With a U.S. Supreme Court decision affirming it and the re-election of its prime mover, the Affordable Care Act, or “Obamacare,” is law and is going to stay that way, like it or not.
And, as a result, many states are going to have to get on the stick when it comes to creating the online insurance exchanges where small businesses, those without private insurance, or those not receiving Medicare or Medicaid will be able to compare costs and purchase plans. The law is due to fully go into effect in January 2014, which means the sand is running through the hourglass ever more rapidly.
States had originally been due to submit plans to the Department of Health and Human Services on how they would operate an exchange by Friday, but they were given an extension last week through Dec. 14. If states opt not to establish an exchange, the federal government will establish one for them. States also have the option to initially take a pass on setting up their own exchanges but doing so at a later date.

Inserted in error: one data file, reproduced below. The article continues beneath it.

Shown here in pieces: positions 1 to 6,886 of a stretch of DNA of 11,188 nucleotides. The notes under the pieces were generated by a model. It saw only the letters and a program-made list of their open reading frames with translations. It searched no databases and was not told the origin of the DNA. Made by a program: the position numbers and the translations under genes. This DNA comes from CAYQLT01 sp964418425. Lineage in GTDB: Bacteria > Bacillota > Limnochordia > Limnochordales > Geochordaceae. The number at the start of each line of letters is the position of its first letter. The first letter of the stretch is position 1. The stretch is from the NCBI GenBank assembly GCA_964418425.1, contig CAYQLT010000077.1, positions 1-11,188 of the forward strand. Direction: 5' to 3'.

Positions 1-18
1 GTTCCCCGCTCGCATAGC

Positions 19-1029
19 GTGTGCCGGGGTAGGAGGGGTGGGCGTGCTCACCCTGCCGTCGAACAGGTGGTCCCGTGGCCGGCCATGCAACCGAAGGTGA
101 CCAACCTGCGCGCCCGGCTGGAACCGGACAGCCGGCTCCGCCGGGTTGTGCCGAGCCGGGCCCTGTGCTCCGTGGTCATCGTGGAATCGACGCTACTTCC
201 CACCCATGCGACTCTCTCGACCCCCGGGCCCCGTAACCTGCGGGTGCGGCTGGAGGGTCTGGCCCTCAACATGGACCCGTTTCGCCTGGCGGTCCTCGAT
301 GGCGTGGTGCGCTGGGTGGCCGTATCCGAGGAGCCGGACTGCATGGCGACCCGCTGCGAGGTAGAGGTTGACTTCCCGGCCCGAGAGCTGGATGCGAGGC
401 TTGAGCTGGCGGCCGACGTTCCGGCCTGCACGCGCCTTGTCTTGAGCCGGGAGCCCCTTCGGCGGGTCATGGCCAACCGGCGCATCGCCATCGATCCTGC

The Associated Press reported last week that only 17 states and the District of Columbia were anywhere near where they needed to be in setting up the exchanges. While West Virginia is one of the 17, Pennsylvania is among the much larger group of laggards. Though Gov. Tom Corbett said in 2011 he was committed to launching an exchange, and the state has received $33 million in federal cash to build one, there’s been little movement in Harrisburg. Michael Consedine, Pennsylvania’s insurance commissioner, has explained that the U.S. Department of Health and Human Services has been slow to answer questions about how the exchanges are supposed to operate, and the necessary legislation to kick the process into gear is still languishing in both the state House and Senate.
It doesn’t seem out of the question, however, that politics has played some part in Pennsylvania’s tortoise-like pace. Corbett, when he was the state’s attorney general, was among those who filed suit to have the law overturned, and the pledge by Mitt Romney to repeal the law if he reached the White House undoubtedly made some officials in Pennsylvania and other states reluctant to put a lot of sweat into something that could have been rendered irrelevant with the swipe of a pen.
But now that the law’s full implementation is a certainty, Pennsylvania should speed its efforts to set up its own exchange. With an estimated 2 million state residents likely to buy insurance through it, according to a 2011 study, this is an endeavor where it’s time to stop dilly-dallying and get to work.